• Measure your dog run space and mark where the fence posts will go.
  • Clear or clean the ground, and apply your cover.
  • Dig the holes for your posts and ensure they’re up to 2 feet underground. This is protection against pets who love to dig  and escape.
  • It also helps stabilize your fencing.
  • Put up the chain-link fence and mount the gate. Double check the structure’s integrity and the gate’s security.
  • Install your preferred roof type.
  • Jazz it up with an outdoor dog house, toys, and other elements.
  • Introduce your dog to their new stomping ground.

A dog run provides your dog with a comfortable area to play, exercise, sleep, and lounge. If frequent trips to the dog park are no longer viable because of schedule changes or new circumstances in your household, a dog run will keep your pet plenty active. Whichever materials or style you choose, your dog will have a blast spending time outdoors every day.

Editors' Recommendations

Taking your dog’s collar off at night: Safe move or safety risk?
What to know about taking your dog's collar off at night
A man clips a leash on a beagle's collar.

When you and you dog are out and about, your dog's collar is an important part of keeping them safe. It holds their tags, which has vital info that can help you reunite if your dog gets lost, is a convenient place to hold onto if the leash breaks, and it lets other people know that your dog isn't a stray if they get lost.

However, some dog owners take their dog's collar off while they're at home. For some, this sounds like the perfect opportunity to give their dog some time to relax. For others, this might sound like a safety hazard. So which is the truth?

Read more
How to tell if your older dog’s health decline means the end is near
Signs your old pup is close to the end-of-life period
An old Great Dane with a white face leaning against a man's side.

If you've stumbled across this article after searching terms like "old dog behavior before death," we are so sorry for your situation. There's nothing we want more than for our fur babies to live forever. Unfortunately, death is a part of life we all must face, and the loss of a pet is a major trauma because of the tight bonds we form with our fur babies.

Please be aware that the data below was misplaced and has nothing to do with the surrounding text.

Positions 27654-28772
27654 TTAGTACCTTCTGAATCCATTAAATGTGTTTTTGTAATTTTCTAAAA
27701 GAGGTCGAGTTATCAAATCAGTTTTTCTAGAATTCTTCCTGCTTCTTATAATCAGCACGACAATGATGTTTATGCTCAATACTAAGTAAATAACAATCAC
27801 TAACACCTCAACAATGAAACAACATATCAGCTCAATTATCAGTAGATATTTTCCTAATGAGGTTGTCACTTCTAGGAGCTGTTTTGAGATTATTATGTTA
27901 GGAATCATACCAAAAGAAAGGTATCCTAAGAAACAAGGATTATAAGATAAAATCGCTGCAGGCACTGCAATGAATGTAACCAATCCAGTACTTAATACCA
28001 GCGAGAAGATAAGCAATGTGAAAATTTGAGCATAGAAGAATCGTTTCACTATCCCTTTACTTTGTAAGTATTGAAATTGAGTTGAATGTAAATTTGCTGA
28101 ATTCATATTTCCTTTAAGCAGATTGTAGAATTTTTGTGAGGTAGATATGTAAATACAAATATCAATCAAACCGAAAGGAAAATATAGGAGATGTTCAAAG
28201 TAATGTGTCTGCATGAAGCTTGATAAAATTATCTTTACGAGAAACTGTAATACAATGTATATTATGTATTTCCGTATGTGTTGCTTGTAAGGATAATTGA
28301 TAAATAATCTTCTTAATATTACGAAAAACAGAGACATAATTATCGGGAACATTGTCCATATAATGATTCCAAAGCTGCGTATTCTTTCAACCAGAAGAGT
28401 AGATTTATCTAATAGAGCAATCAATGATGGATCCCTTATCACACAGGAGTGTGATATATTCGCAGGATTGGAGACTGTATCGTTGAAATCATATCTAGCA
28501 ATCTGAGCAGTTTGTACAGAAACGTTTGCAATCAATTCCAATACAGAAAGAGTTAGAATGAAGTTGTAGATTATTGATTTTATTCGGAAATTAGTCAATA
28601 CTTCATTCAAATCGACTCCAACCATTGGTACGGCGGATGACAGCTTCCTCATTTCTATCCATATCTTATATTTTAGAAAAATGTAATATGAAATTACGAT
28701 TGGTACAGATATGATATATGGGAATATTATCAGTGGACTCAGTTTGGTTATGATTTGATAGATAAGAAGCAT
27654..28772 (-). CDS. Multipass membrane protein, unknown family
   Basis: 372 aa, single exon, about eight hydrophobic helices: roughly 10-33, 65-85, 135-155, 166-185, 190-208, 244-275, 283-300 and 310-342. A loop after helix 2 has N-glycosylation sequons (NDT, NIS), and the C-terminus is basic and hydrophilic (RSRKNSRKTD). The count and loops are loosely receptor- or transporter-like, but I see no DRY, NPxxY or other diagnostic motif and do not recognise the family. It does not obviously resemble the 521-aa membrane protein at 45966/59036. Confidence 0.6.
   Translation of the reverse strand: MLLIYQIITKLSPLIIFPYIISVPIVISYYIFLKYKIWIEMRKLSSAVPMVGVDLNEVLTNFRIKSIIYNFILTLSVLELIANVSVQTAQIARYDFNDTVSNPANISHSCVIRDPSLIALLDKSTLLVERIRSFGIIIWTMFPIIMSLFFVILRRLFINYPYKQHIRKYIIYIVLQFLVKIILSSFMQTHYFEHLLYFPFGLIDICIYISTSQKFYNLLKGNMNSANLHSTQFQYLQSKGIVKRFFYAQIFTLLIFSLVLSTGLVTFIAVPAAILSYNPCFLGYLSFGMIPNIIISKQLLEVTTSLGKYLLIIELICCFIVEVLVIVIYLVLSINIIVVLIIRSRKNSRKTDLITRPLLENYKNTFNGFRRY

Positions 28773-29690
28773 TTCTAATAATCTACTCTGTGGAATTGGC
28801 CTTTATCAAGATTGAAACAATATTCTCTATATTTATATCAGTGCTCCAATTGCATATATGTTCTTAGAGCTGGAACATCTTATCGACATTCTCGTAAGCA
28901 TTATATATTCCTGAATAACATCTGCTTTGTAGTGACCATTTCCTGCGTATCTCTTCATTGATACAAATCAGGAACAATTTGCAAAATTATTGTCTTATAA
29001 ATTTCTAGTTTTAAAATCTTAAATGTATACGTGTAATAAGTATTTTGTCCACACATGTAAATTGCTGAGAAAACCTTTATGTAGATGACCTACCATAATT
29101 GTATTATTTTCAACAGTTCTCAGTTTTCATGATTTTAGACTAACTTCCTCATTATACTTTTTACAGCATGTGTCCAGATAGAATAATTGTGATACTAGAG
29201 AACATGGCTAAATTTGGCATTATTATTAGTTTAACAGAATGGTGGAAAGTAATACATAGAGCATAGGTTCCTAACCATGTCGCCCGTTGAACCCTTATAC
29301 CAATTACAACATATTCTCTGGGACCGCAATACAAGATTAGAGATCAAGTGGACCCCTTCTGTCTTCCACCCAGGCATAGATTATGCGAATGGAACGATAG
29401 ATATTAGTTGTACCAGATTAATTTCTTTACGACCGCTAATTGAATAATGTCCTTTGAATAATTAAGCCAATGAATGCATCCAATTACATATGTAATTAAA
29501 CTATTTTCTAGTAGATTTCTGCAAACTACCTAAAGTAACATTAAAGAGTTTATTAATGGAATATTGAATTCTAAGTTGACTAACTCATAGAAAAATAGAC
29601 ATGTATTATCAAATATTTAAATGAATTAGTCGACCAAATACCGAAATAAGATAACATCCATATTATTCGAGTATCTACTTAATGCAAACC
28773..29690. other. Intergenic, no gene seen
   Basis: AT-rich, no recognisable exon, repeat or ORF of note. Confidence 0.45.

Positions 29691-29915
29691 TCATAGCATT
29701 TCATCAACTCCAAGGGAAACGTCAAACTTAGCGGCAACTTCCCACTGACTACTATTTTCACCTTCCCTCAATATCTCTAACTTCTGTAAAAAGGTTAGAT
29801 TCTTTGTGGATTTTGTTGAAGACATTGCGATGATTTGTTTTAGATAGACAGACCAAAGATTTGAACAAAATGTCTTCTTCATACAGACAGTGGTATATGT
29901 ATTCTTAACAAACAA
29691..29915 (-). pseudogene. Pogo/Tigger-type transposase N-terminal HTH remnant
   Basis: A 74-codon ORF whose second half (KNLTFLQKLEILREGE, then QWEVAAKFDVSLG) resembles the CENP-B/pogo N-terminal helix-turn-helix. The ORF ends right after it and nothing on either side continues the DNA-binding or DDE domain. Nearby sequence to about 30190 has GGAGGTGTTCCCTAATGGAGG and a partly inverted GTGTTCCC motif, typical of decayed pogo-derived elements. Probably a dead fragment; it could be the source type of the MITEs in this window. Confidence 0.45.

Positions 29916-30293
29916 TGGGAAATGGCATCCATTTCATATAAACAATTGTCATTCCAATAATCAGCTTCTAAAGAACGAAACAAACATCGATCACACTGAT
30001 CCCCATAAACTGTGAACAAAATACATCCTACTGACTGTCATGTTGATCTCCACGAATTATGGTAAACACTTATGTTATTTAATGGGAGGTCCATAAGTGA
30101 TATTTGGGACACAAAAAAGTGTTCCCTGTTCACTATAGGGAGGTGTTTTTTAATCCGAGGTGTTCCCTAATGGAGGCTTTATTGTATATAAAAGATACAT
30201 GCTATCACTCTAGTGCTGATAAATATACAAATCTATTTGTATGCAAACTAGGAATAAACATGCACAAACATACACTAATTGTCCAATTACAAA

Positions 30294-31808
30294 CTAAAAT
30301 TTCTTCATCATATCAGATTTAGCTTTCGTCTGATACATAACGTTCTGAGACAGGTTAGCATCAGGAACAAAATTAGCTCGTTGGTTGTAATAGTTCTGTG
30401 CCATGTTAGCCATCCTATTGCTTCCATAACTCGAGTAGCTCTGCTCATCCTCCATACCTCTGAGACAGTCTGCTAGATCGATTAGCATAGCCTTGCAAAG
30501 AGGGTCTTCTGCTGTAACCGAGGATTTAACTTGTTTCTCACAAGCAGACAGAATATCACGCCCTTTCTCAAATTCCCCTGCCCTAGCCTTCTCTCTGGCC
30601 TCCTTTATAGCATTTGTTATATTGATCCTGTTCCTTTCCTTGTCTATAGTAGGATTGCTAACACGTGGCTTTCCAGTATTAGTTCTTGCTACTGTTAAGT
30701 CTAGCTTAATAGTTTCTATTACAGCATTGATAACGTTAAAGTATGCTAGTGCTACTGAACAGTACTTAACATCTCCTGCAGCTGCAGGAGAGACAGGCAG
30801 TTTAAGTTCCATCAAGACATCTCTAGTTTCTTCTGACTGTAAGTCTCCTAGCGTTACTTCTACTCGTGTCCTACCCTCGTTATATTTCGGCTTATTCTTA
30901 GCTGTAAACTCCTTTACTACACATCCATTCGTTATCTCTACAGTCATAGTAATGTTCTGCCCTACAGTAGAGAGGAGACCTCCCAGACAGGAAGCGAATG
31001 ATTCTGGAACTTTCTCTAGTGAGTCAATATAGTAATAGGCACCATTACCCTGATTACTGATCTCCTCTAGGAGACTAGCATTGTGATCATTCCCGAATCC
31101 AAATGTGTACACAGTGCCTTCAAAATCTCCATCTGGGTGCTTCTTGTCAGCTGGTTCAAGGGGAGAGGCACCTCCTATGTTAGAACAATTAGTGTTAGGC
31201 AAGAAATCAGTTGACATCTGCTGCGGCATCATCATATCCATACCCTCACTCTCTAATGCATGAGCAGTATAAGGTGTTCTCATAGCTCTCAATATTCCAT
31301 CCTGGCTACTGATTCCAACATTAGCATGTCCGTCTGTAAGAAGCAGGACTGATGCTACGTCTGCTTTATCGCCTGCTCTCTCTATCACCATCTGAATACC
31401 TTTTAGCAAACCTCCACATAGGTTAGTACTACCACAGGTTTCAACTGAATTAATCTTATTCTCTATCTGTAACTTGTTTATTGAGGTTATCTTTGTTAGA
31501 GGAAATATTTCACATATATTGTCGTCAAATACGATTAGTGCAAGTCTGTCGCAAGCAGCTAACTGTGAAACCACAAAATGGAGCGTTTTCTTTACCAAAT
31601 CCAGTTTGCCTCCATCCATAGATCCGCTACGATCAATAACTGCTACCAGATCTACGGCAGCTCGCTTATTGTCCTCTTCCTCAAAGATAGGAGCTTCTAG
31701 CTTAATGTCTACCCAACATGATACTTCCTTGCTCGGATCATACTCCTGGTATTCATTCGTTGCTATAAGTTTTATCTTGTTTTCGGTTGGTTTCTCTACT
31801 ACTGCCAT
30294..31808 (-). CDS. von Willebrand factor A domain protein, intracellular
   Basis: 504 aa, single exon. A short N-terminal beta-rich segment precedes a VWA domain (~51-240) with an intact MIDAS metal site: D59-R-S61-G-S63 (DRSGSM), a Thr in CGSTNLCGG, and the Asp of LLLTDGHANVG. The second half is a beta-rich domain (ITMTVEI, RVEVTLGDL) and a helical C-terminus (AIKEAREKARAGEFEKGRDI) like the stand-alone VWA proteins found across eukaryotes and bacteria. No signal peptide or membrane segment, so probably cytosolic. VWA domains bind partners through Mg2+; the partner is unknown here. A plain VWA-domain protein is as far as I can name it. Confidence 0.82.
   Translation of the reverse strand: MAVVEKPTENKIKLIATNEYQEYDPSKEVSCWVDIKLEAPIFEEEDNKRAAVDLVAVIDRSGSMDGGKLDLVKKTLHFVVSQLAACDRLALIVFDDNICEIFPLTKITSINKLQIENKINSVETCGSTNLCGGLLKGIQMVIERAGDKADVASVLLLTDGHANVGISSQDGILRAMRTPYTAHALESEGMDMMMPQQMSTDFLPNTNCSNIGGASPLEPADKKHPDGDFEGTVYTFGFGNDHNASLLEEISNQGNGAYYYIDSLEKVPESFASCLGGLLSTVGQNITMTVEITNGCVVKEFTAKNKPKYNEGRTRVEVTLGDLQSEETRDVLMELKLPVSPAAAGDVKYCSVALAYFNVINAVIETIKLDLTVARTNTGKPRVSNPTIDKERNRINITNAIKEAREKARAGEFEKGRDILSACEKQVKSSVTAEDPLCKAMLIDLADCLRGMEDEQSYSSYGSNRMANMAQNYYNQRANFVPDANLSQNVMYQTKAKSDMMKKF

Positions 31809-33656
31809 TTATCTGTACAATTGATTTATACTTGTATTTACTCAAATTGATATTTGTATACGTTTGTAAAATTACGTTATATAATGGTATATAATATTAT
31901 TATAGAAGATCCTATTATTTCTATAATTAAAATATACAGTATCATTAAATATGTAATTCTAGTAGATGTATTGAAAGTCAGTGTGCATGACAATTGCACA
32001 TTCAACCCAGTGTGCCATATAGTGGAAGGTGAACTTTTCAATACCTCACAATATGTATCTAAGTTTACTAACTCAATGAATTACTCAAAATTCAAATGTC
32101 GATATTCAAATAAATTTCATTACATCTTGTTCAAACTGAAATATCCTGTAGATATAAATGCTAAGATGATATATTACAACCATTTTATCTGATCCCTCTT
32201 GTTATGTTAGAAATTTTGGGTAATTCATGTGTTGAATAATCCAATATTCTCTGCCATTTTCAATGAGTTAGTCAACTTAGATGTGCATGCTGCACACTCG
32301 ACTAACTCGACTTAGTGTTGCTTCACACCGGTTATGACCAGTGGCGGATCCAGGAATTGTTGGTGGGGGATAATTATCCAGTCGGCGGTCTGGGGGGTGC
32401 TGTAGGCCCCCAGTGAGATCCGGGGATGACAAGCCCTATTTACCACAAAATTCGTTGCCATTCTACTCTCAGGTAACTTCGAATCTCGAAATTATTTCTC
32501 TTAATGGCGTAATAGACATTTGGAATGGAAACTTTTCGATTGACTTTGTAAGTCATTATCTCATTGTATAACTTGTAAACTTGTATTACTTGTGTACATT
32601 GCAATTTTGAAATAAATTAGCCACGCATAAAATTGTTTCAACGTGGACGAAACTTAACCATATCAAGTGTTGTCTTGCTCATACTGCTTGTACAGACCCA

Knowing death's a part of life doesn't make the loss of a pet any easier — it can be as difficult as losing a human family member. Despite the many ways we can try to grieve once our beloved pet has passed, it can be helpful to know the end is near. Here's what you should look for if you suspect your dog may be nearing the end of the road.  

Read more
Looking for signs your dog has ticks? These telltale symptoms mean you have a flea or tick problem
What to lookout for if your dog has ticks or fleas
Beagle scratching body

Fleas and ticks are common issues with dogs, but they aren't harmless. These pests attach themselves to a dogs' body, feed off their blood, and make them extremely uncomfortable, if not ill. It can be a miserable experience — for both you and your pet. Left undetected, fleas and ticks can transmit a host of unsavory diseases. You need to keep a close eye out for the signs your dog has ticks.

So, where does a dog pick up these nasty critters, anyway? And if they do, how will you know? We’ve got the answers plus a few tricks on how to prevent them (and why this matters). These are the sign your dog has ticks or fleas.

Read more